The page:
Parents responsible for children's well being

Posted: Friday, February 05, 2010

Parents, feed your children.

As a parent, my primary responsibility is to ensure the health and well-being of my children. Providing them with adequate food is essential. Given this, I was disappointed to read in a recent Clarion article that Alaska lawmakers are considering a bill that would help fund the free and reduced price school meal programs.

I understand the benefits of healthy nutrition. Basic survival aside, a healthy breakfast and lunch help children grow and develop, and greatly increases their alertness and cognitive abilities. No child should go without food, however it is not the state's responsibility to feed our children. Nor is it the state or federal government's right to use my tax money to feed other people's children. It is, however, the state and federal government's responsibility to ensure that children are not being abused or mistreated. This is why I support Child Protective Services, and believe that if a child is not being provided proper nutrition, it is well within their purview to take action.

While I realize that people fall on hard times, there are already many social programs in place to ensure that the poor don't starve. If in spite of these programs parents are still not feeding their children, perhaps the children should be provided different parents. How many parents of children enrolled in free or reduced price breakfast or lunch programs already take advantage of WIC, Food Stamps, and Denali Kid Care? How many more refused to eliminate non-vital expenses like cable, Internet, cell phone service, tobacco, etc. before accepting these services?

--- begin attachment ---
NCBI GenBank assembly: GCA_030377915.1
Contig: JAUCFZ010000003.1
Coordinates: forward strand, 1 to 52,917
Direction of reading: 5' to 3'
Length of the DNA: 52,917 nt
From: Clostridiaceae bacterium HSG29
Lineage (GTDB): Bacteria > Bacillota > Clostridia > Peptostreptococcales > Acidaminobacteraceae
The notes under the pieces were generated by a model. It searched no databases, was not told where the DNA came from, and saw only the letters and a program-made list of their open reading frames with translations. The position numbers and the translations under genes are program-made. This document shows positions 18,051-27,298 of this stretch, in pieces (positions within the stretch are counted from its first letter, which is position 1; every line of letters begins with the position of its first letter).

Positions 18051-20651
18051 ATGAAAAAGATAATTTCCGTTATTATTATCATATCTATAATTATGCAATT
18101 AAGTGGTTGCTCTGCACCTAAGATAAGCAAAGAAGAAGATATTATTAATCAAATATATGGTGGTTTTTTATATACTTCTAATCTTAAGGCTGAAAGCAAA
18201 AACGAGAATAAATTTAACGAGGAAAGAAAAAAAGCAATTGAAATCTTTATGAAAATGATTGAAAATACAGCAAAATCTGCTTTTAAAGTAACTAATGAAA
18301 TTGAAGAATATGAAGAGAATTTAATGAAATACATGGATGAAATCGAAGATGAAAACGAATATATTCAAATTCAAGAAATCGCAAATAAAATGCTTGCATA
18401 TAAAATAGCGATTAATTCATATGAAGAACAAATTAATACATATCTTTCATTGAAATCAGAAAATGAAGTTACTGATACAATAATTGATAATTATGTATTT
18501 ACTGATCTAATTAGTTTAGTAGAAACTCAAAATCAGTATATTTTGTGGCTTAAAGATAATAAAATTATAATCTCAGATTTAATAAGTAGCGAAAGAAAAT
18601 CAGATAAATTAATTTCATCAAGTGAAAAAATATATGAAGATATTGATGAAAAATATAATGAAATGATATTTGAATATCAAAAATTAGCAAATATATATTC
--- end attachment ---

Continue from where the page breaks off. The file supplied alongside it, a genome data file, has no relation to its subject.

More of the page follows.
An Alaska School Nutrition official stated that 29 states already assist with the USDA school lunch program, implying that we should follow suit. No thanks. How many of those states are in better financial shape than ours? He also said that 2 in 5 children in Alaska qualify for these meal programs. I don't believe that 40 percent of Alaskan parents can't feed their kids. Our federal tax dollars are already helping to feed almost half of our kids 2 meals a day, and some state representatives want us to follow suit. What's next, dinner and a warm bed?

Todd Smith

Kenai



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